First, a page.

George Will

WASHINGTON -- The Oxford English Dictionary dates the word "pogrom" from 1905, the year hundreds of Russian Jews were massacred in Odessa. In 1908, there was a pogrom of sorts in Illinois. It occurred in Springfield 100 years ago this week. So, consider the phenomenon of progress, which at the moment seems more contingent than it did just a decade ago.

On the night of Aug. 13, Mabel Hallam, a pretty young white woman whose husband Earl was working the night shift as a streetcar conductor, retired early. Around 11:30 p.m. she was awakened by a man's weight on her. "Why, Earl," she said, "what is wrong with you?" The man, who was not Earl and was black, said, "I am drunk." He raped her and fled. So she said.

"Negro's Heinous Crime" and "Dragged From Her Bed and Outraged by Negro" were the next day's headlines. As Jim Rasenberger reconstructs events in his fine book "America 1908," police plucked black men from the streets of Hallam's neighborhood until she identified one, George Richardson, as her assailant. By 5 p.m. the jail was surrounded by a mob of at least 4,000 baying for blood. Eighty-nine blacks would be lynched in America in 1908.

Springfield's sheriff enlisted a leading citizen -- owner of the city's largest restaurant, and of a fast automobile -- to spirit Richardson and another black man also accused of rape out of town. This further inflamed the mob, which destroyed the restaurant -- a white patron was killed by a stray bullet -- piled its furnishings on the owner's overturned automobile, and burned the pile.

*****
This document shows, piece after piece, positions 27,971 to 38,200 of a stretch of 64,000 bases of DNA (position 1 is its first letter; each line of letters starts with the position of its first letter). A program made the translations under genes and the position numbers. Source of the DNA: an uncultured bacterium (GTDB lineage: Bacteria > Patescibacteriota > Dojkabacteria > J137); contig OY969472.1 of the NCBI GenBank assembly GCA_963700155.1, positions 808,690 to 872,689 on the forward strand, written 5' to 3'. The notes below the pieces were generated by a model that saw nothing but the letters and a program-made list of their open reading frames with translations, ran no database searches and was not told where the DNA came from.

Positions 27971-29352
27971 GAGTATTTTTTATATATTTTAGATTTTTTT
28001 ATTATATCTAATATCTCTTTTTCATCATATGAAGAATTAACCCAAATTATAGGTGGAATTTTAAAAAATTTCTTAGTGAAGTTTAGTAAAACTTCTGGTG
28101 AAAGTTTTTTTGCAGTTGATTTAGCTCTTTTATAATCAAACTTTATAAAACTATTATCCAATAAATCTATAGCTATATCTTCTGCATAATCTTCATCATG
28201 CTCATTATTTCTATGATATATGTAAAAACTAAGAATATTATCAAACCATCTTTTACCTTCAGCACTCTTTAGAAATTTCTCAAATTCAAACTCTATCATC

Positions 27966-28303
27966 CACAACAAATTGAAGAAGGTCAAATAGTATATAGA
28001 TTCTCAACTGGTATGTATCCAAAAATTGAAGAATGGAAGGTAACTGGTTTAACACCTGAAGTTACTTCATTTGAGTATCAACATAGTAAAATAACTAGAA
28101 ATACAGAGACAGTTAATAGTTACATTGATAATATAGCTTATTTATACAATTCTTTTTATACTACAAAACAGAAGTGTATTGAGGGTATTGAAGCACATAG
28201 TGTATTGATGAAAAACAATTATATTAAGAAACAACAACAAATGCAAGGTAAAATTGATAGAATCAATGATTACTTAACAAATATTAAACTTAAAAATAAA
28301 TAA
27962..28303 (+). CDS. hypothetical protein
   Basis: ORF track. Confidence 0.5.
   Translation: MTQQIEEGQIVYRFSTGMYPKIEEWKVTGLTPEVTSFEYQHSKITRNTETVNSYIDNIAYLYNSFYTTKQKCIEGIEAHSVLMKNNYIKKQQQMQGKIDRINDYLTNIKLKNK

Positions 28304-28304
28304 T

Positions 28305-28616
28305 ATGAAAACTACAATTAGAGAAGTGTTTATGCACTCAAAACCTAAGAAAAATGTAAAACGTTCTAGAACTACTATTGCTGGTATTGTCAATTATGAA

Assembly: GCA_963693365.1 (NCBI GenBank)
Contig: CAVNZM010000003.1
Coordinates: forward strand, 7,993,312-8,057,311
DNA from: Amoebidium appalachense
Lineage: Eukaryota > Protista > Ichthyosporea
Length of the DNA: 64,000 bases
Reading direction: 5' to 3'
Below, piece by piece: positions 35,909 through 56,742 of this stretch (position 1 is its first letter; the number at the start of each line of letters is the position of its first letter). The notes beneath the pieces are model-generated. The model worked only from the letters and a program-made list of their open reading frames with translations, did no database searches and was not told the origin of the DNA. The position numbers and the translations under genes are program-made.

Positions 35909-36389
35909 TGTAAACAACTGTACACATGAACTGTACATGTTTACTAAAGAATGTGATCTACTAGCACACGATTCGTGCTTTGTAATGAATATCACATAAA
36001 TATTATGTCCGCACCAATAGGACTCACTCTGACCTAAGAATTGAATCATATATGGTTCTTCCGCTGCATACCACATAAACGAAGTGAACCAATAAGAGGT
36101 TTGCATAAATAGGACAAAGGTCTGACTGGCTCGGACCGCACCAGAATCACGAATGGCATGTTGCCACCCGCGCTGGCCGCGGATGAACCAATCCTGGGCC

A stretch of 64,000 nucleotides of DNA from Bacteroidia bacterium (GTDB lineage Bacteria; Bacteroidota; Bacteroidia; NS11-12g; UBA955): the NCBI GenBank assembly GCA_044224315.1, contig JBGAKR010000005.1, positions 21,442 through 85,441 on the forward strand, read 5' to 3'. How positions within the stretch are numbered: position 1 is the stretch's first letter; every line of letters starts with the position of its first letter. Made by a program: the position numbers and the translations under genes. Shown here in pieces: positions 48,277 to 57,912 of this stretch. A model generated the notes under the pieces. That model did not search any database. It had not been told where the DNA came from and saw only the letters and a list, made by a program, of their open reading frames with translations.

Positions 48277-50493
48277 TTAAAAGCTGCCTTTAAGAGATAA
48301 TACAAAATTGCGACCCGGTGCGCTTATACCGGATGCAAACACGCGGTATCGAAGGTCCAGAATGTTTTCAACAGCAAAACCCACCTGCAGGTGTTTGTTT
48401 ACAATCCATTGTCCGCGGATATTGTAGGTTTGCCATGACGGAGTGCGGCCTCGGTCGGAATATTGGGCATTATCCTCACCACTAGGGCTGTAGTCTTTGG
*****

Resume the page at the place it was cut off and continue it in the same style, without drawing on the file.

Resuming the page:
For the next six hours the rioters, fueled by liquor looted from the restaurant, sacked two black neighborhoods, setting fires and blocking fire wagons and cutting their hoses. Forty black homes were destroyed, as were 21 black and several Jewish businesses. Thousands of Springfield's blacks fled into the countryside; some never returned.

After beating an elderly black man and a paralyzed black man, at 2 a.m. the mob seized a 56-year-old black barber from his home, beat him unconscious, hanged him from a tree and mutilated his body. Souvenir hunters carved away bits of the tree, which was entirely gone by the end of the day.

The next night a mob of 500 brought a rope and proceeded to the home of a prominent and wealthy 84-year-old black man who, standing in front of his house, inquired, "Good evening, gentlemen. What can I do for you?" He was beaten, slashed with a razor, hanged from a tree too supple to bear his weight. He was alive when troops from the state militia reached him. He died that night.

The next day's New York Times headline read:


Mobs in Springfield, Ill., Defying 3,000 Soldiers,

George Will

George F. Will is a 1976 Pulitzer Prize winner whose columns are syndicated in more than 400 magazines and newspapers worldwide.
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